Watlington revamps Philadelphia schools leadership in bid to accelerate academic gains

Exterior of the School District of Philadelphia building.
The Philadelphia school district’s main office building. Superintendent Tony Watlington is overhauling his leadership team and creating new positions focused on curriculum and special education. (Emma Lee / WHYY)

In what he says is an effort to accelerate lagging student achievement in the district, Philadelphia Superintendent Tony Watlington is reorganizing his top management team and conducting a national search for three key positions. 

Watlington is eliminating the position of chief of schools, now held by Evelyn Nunez, and creating two associate superintendents, one for elementary schools and one for secondary schools. Nunez will be put in charge of elementary schools, and Tomas Hanna, now the chief of talent for the Pennsylvania Department of Education, will return to the district — where he was once a principal and labor negotiator — to lead secondary schools. 

The district also plans to conduct a national search for two new positions Watlington has created: chief of curriculum and instruction, and chief of special education and diverse learners. There will also be a national search for the deputy superintendent of operations position.

The shake-up comes roughly half a year into Watlington’s tenure as superintendent; during that time, his mantra has been that Philadelphia should become the “fastest improving large urban school district in the country.” But the district’s scores on state reading and math tests this year fell below pre-COVID levels, and lag way behind the long-term benchmarks set by the board, according to a Chalkbeat analysis.

The Philadelphia Board of Education’s ultimate goal is to have all children meet grade-level standards in literacy and math, and all students graduate with the skills necessary for success in college or career.

“If we are going to accelerate our performance and achieve our goals faster, we need to be strategic,” Watlington said in a Monday statement announcing the leadership changes. “This requires something different and better in terms of strategy.” 

Hanna and Nunez will report to ShaVon Savage, the deputy superintendent for academics, who will stay in that post. Deputy Chief of Curriculum and Instruction Nyshawana Francis-Thompson will fill in as the interim chief of curriculum and instruction while the national search takes place. And Sonya Berry, the current deputy chief of specialized services, will be the interim chief of special education and diverse learners.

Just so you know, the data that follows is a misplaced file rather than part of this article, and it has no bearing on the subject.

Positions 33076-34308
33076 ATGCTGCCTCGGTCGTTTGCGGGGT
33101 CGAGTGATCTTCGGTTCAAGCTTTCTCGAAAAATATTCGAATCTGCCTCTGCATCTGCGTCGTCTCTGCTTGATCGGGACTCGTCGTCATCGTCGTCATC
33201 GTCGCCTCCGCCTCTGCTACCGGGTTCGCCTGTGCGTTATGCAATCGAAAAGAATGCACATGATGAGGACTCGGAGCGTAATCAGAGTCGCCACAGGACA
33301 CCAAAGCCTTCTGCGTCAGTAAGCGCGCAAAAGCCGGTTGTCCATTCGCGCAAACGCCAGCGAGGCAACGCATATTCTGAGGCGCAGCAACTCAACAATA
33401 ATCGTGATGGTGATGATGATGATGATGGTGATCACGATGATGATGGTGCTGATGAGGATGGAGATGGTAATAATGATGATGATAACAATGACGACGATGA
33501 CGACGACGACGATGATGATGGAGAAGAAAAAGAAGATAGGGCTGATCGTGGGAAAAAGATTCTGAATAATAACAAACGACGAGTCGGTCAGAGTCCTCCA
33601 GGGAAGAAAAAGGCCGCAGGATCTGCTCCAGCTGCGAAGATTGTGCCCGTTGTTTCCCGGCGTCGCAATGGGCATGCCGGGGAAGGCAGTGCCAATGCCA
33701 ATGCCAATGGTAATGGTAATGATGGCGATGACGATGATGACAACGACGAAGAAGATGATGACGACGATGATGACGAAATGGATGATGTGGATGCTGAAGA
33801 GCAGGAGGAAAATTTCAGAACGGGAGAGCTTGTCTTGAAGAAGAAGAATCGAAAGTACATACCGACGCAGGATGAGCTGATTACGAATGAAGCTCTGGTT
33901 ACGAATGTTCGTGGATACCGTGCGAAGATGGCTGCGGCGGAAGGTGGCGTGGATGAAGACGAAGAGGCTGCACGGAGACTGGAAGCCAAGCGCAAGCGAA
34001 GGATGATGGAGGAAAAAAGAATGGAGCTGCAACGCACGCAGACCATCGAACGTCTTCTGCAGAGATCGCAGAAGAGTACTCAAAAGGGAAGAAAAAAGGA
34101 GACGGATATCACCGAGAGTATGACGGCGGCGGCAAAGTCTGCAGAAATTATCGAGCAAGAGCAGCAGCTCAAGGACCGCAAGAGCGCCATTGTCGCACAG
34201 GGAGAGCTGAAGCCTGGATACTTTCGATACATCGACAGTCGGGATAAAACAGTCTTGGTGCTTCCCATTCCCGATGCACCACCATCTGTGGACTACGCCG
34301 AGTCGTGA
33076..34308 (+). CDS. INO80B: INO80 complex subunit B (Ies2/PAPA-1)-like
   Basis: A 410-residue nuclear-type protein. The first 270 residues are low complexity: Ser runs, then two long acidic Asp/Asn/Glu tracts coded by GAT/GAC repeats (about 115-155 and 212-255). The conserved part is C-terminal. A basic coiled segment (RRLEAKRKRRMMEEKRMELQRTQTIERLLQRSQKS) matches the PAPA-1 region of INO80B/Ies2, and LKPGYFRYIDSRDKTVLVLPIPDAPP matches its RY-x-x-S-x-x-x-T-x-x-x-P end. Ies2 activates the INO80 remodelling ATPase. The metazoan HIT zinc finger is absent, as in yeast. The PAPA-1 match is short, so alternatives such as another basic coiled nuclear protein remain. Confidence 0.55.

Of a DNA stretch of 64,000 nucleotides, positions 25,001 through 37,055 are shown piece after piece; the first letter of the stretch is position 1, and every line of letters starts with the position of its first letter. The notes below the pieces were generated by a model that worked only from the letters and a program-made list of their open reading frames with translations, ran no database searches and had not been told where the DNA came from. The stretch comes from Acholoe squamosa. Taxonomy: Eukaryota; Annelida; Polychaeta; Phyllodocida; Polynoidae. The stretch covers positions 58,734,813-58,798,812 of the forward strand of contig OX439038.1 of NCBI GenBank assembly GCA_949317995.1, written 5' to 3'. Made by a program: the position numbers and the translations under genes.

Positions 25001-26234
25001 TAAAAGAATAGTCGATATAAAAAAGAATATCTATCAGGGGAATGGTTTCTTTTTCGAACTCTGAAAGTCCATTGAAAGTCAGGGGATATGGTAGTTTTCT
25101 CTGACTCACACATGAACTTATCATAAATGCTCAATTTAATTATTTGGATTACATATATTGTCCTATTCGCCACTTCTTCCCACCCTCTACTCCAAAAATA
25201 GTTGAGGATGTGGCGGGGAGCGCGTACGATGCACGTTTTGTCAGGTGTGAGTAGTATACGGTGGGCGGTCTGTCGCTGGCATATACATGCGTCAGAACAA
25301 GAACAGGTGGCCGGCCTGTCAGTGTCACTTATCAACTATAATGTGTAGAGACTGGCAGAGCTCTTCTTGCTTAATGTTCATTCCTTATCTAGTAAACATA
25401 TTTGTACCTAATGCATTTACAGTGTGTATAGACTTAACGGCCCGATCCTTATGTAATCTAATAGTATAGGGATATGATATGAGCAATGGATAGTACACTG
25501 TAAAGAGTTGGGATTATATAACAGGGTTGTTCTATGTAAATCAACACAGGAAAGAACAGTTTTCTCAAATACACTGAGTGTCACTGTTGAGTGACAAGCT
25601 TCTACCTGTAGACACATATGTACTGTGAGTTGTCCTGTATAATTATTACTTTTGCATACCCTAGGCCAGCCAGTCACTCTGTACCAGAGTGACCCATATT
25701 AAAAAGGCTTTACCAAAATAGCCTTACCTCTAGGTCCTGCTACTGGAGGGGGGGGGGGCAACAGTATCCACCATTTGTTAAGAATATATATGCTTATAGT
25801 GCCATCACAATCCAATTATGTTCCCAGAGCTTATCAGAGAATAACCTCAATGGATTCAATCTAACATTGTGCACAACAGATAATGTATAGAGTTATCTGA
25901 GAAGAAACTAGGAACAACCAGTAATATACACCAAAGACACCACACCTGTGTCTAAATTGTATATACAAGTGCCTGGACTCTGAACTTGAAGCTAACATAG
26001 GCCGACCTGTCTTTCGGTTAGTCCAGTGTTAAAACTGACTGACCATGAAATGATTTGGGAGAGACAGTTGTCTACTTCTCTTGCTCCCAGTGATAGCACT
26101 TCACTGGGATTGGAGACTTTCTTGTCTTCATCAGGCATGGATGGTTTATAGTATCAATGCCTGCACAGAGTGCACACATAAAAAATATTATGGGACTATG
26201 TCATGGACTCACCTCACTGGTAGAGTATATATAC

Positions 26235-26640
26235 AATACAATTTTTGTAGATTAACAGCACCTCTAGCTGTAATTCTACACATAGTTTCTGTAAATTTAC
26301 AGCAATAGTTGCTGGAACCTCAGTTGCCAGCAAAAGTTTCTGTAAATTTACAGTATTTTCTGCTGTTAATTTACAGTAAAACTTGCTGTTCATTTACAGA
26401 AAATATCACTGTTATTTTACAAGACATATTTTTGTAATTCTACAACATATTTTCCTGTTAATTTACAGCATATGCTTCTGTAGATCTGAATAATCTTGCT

Before going to work for the state, Hanna was the chief human capital officer in New York City public schools, and then superintendent of the 5,300-student Coatesville district in Chester County. He started his career in Philadelphia, and was once principal of Kensington High School.  He was also a lead district negotiator in teachers union talks under former superintendent Arlene Ackerman. 

Watlington also announced Monday that the district has hired Mike Herbstman, the chief financial officer for the Prince George’s County school district in Maryland, to replace the outgoing Uri Monson. Herbstman, who’s also worked in public schools in Chicago and Alexandria, Va., will join the district in February. 

Dale Mezzacappa is a senior writer for Chalkbeat Philadelphia, where she covers K-12 schools and early childhood education in Philadelphia. Contact Dale at dmezzacappa@chalkbeat.org.

The Latest

‘Did you say segregation ended?’ My student’s question speaks to the reality inside classrooms.

Since 1965, Fayette County schools have been operating under a desegregation order. Some worry that without court oversight, the system will resegregate.

In total, the winning candidates raised $63,500 and spent $36,600 in the election.

Students at a Washington Heights elementary school were frustrated with Eric Adams’ school food cuts. But their advocacy had a bigger impact than bringing back their favorite chicken dish.

Proposed high school diplomas for the class of 2029 will place a greater emphasis on work experience, which some educators say will push students to neglect academic opportunities.

The goal is for students and teachers to develop a richer understanding of Memphis’ pivotal role in American history, at a time when discussions of race are constrained by state law.